Field Music went on hiatus after touring their brilliant 2012 album Plumb. Brothers Peter and David Brewis undertook various projects including David’s School of Language album Old Fears and producing and playing on Ripe by Slug. Now they’re back with a new album, Commontime. Whereas Plumb was a stream of consciousness - melodic ideas melding into one another, Commontime contains more conventionally structured songs taking in ‘70s influences such as David Bowie and Roxy Music and filtering them through ‘80s influences such as Talking Heads, Japan and Scritti Politti. Available on indies only double Neon Orange vinyl LP, standard double vinyl LP and CD.
- Double LP £16.99
- Sold out.
- Shipping cost: n/a
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- MI0387LPX / Limited indies only 180g NEON ORANGE coloured vinyl 2LP on Memphis Industries
- Includes download code
7/10 Clinton Staff review, 01 February 2016
I wish I hadn't read the press release as I was looking forward to this. I'm not sure I want to hear a record which lyrically depicts settling down and nappy changing. Just imagine Lou Reed approaching such source material. However, if anyone is going to make such grown up concerns palatable it will be Field Music.
'The Noisy Days Are Over' is a whip smart opener and even dares to add a discordant sax solo just to piss me off even more. Luckily by the time it arrives the song has had plenty of time to worm it's way into your brain. It's a typical Field Music composition, taught and tight just falling short of classic status by not having a melody you could hum in the shower....or when putting the bairn to bed. The album has the same hollow-ish sound that all their records have but there's a particularly '80's feel to this one. 'Disappointed' to me falls on the wrong side of what I'd call the Hue and Cry divide. On the right side Prince, Chic, Prefab Sprout. On the wrong side Curiosity Killed the Cat, Johnny Hates Jazz .....and Hue and Cry.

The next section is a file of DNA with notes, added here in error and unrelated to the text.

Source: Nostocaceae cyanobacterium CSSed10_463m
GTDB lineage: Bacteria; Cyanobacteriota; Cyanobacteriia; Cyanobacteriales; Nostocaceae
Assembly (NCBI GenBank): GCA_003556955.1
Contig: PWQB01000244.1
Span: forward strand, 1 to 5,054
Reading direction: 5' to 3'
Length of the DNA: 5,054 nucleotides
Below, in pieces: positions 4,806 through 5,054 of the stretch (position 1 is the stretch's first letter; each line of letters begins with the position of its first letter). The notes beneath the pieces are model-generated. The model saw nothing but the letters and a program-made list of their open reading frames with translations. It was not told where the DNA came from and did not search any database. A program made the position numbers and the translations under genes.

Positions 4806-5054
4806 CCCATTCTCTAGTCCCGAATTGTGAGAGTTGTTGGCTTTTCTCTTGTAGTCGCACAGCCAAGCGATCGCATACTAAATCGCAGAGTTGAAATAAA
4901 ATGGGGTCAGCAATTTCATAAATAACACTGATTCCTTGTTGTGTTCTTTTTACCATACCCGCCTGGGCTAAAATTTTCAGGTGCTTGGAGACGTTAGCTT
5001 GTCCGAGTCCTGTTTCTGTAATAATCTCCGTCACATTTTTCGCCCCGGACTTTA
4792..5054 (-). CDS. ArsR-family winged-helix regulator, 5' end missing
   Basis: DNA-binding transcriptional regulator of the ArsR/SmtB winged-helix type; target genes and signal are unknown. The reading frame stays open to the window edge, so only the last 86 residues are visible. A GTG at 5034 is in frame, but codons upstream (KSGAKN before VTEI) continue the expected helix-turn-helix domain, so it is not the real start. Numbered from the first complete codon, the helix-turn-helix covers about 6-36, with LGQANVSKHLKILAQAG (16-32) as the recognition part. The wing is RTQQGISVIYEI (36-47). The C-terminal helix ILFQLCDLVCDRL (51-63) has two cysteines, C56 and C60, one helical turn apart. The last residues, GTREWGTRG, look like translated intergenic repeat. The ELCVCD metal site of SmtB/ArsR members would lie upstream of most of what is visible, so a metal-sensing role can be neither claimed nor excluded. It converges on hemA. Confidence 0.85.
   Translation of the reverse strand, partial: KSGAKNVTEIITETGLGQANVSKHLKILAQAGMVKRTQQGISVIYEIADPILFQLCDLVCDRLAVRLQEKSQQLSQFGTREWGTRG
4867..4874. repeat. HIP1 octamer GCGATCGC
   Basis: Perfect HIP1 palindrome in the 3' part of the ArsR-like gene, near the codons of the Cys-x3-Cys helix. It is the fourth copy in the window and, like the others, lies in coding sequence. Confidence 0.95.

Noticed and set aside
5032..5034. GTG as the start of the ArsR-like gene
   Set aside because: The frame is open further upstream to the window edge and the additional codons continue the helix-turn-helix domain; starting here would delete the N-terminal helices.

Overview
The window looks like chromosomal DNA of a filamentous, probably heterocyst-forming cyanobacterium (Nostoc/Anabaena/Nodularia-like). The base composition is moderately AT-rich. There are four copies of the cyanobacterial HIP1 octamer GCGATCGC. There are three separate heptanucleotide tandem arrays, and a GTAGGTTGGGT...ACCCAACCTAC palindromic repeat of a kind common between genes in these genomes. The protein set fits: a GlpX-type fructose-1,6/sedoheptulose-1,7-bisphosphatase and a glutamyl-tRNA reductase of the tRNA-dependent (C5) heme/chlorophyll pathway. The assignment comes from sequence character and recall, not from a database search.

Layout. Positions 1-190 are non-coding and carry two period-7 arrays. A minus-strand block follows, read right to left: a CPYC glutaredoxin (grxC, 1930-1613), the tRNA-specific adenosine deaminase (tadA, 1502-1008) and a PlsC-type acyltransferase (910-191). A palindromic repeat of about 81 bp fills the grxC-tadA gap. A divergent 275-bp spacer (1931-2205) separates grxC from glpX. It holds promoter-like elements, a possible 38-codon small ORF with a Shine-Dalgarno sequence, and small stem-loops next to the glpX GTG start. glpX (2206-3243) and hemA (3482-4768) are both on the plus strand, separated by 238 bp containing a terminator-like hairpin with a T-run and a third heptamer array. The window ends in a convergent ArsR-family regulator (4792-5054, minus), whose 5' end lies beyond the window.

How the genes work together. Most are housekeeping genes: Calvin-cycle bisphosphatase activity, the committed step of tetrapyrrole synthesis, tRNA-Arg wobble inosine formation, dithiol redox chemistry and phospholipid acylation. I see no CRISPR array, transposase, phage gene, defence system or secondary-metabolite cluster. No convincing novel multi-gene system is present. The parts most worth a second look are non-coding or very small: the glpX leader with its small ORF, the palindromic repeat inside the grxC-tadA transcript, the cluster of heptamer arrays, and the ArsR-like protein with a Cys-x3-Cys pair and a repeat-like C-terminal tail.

Similarly '80's referencing but waaaay better is 'But Not For You', loads of nods here to 'Protest Songs' era Prefab Sprout with lots of accomplished chord changes. My issue often with Field Music is that they are too 'music college' for their own good - brilliant musicianship, clever compositions but lacking in soul and real gnawing hooks - but this one gets it just right.
This is certainly their most bold LP - the production though still boxy is much more punchy - there's much more funk to the palette and the vocal harmonies are both more complex and more obvious. Certain songs have real pop choruses - "How Should I Know If You've Changed" has scratchy guitar like Nile Rogers playing with a razorblade and flowers nicely. It also has the most compressed drum sound I've heard this millennium and even with the tuneful chorus the drums are quite intrusive into the track. It's nice then to hear the 10CC complex-pop of 'Trouble At the Lights' with it's subtly discordant and eerie melodies and particularly the Cardinal style orch pop of 'They Want You to Remember' which has a completely superfluous string coda tacked on for no sane reason. 'It's a Good Thing' is a particularly lovely ode to 80's soul/funk with great backing vocals which add colour to Field Music's monochrome delivery. This is what Hall and Oates would sound like after spending a day on Seaburn beach.
Full disclosure: I've never really dug anything by them as much as I did 'Tones For Town'. I kinda wish for them to be a bit more concise sometimes and they could do with losing the sprawl here at times. With it's 14 tracks and thousands of twists and turns though 'Commontime' isn't going to be the type of record to reveal its secrets in one listen.
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- Commontime by Field Music
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